Here are a few more examples of books that have been let down by the omission of indexes to help their readers find information. My source this time is the New York Journal of Books.
One and Only: The Freedom of Having an Only Child, and the Joy of Being One by Lauren Sandler. 2013 Simon & Schuster. The full review is here. The reviewer says …. “Ms. Sandler uses many statistics and statements from such documents to bolster her defense against stereotyping “onlies.” (There is no index in the book and this mitigates any serious intent of Ms. Sandler’s research. Although we do have two pages of a more memoir-like, “A Brief Tour Through My Binders and Bookshelves” in the end pages.)” So if you want a serious book, you need an index!
More Room in a Broken Heart: The True Adventures of Carly Simon by Stephen Davis. 2012 Gotham Books. The full review is here. The reviewer says … “One last quibble: When has a major biography of a major celebrity that weighs in at 432 pages comes into the reader’s hands without an index? And why would the publishing world choose to start with such a sad method (apparently) of cost-cutting now? With this particular book? With such a great story told including such an incredible cast of characters, in anecdotes happy and sad (the implied rivalry—both in terms of careers and personal relationships, especially, at one point for the affections of James Taylor—between Carly Simon and Joni Mitchell is worthy of a book of its own) and often very, very funny, Stephen Davis being a master of the well told anecdote?”. There seem to be many interesting things in that book, but you’ll have to read the lot to find them out, if there was an index the reader could cut straight to them.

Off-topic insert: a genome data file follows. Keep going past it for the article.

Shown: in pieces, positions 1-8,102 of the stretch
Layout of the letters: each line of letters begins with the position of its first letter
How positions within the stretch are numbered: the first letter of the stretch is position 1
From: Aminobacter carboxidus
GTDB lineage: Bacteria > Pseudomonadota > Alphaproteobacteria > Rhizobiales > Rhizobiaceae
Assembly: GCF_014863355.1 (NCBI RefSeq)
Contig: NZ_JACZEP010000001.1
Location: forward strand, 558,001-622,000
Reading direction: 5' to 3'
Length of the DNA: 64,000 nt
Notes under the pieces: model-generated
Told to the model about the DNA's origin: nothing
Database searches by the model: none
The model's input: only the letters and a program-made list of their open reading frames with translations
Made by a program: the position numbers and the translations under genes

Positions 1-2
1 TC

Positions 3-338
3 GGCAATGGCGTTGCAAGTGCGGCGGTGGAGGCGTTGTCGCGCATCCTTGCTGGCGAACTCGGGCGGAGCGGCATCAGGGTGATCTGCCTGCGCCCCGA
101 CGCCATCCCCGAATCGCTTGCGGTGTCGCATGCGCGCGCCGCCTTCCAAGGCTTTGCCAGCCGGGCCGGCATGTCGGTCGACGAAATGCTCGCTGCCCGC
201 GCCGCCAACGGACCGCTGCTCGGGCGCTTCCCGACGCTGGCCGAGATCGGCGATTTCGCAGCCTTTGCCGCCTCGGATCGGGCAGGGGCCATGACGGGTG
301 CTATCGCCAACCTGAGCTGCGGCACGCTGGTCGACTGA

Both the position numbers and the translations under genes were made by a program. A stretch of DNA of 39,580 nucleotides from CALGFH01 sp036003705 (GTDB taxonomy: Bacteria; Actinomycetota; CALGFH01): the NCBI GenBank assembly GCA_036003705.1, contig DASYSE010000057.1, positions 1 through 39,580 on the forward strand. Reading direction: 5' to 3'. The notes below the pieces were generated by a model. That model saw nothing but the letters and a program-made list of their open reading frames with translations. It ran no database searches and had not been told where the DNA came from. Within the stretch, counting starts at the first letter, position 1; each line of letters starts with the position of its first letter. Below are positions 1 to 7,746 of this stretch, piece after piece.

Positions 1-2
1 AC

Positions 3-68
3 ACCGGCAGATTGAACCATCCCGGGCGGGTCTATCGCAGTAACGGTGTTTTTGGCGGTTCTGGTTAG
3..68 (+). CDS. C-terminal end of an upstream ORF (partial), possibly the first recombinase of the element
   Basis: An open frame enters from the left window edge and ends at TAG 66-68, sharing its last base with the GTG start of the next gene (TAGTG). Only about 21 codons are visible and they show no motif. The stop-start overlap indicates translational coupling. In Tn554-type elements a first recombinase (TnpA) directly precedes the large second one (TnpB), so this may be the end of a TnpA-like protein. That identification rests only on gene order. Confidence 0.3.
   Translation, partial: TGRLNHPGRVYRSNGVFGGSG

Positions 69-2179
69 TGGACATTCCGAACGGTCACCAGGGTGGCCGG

Two very different books, both with generally good reviews on that website, but both marked down because they didn’t have an index. What a shame!